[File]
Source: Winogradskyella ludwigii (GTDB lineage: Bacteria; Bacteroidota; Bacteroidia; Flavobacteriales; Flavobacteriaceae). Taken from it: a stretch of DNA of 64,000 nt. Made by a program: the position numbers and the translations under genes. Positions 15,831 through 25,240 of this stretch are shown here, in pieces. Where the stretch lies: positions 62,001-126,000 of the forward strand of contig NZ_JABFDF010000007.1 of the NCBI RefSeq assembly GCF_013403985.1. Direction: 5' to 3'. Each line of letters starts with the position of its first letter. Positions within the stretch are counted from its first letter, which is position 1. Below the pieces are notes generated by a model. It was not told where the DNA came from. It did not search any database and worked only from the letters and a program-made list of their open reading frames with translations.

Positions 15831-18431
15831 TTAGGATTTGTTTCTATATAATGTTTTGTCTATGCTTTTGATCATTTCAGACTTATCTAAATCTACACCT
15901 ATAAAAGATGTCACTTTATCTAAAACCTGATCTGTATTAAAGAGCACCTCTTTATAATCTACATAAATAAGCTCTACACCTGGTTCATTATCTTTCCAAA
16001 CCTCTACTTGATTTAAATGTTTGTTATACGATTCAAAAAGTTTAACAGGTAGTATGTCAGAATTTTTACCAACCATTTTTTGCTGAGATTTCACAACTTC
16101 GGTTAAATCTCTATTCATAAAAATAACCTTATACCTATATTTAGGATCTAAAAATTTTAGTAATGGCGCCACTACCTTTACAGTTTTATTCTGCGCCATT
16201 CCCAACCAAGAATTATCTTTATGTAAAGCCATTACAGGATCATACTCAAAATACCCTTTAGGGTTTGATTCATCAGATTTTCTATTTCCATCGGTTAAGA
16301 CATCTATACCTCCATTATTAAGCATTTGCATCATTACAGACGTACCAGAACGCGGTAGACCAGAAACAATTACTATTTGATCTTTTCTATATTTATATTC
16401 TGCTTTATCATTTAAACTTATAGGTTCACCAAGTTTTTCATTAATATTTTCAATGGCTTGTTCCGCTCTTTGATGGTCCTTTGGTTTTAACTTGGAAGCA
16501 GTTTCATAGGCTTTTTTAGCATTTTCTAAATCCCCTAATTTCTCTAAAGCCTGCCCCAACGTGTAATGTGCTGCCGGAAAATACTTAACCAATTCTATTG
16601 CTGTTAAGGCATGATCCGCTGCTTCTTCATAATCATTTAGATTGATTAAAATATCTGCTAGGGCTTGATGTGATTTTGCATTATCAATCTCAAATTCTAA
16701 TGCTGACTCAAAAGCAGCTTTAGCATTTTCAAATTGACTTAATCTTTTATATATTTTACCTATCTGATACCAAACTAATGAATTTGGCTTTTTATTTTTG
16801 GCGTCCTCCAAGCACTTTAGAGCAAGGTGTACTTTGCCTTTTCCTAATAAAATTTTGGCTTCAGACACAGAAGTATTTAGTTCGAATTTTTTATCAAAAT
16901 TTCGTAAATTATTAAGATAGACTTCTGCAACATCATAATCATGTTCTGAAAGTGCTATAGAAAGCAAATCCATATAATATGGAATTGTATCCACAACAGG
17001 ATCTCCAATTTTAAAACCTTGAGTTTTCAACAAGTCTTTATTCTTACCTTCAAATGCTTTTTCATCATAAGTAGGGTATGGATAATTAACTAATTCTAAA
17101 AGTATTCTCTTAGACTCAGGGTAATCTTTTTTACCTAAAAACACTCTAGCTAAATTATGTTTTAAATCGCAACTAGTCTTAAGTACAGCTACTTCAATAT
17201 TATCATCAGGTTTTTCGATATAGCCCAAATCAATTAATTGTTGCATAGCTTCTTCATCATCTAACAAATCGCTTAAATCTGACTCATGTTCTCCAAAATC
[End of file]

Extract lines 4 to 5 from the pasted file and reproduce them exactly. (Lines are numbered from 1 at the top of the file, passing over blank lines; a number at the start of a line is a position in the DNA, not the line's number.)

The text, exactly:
15901 ATAAAAGATGTCACTTTATCTAAAACCTGATCTGTATTAAAGAGCACCTCTTTATAATCTACATAAATAAGCTCTACACCTGGTTCATTATCTTTCCAAA
16001 CCTCTACTTGATTTAAATGTTTGTTATACGATTCAAAAAGTTTAACAGGTAGTATGTCAGAATTTTTACCAACCATTTTTTGCTGAGATTTCACAACTTC